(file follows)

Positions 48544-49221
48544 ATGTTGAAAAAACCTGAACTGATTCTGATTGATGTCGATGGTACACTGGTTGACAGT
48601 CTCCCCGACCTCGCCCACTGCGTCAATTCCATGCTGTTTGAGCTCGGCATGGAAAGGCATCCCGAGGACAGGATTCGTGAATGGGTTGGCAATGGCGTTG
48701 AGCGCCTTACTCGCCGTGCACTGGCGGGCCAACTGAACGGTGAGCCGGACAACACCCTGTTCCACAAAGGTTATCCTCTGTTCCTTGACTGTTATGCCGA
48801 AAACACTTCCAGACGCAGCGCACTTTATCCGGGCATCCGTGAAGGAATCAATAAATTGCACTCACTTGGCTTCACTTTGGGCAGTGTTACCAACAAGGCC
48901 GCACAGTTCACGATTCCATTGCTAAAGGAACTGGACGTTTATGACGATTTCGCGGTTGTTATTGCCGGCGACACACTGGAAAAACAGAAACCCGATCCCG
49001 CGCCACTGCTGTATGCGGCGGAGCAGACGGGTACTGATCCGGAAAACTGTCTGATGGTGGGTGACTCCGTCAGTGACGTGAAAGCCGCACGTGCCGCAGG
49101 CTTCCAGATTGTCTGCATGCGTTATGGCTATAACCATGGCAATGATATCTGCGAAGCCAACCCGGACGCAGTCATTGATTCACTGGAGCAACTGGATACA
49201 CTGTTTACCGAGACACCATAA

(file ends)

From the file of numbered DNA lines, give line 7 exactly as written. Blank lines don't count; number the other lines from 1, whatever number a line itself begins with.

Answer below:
49001 CGCCACTGCTGTATGCGGCGGAGCAGACGGGTACTGATCCGGAAAACTGTCTGATGGTGGGTGACTCCGTCAGTGACGTGAAAGCCGCACGTGCCGCAGG